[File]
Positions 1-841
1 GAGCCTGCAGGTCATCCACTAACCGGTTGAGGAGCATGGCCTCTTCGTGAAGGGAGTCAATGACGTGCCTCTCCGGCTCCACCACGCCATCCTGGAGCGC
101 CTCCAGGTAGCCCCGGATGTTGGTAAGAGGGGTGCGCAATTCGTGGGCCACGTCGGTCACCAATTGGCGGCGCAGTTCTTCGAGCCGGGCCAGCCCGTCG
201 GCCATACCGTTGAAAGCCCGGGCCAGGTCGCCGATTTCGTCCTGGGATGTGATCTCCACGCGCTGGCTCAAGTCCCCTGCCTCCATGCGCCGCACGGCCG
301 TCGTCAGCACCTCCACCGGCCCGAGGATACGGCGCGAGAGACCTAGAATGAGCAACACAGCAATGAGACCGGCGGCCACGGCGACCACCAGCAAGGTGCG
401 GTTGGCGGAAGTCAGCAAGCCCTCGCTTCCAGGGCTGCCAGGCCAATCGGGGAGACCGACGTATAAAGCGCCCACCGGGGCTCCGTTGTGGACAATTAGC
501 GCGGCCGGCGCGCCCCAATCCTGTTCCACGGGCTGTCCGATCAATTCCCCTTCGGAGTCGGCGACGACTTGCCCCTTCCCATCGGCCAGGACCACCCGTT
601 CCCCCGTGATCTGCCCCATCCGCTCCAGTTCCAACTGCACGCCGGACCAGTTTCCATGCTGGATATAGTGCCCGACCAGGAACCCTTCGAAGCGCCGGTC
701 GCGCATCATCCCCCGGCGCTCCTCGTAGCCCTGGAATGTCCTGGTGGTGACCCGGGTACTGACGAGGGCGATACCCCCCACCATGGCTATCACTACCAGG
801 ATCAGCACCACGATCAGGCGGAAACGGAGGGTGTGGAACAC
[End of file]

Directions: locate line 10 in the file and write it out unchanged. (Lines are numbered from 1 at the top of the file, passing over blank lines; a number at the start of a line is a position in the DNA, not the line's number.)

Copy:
801 ATCAGCACCACGATCAGGCGGAAACGGAGGGTGTGGAACAC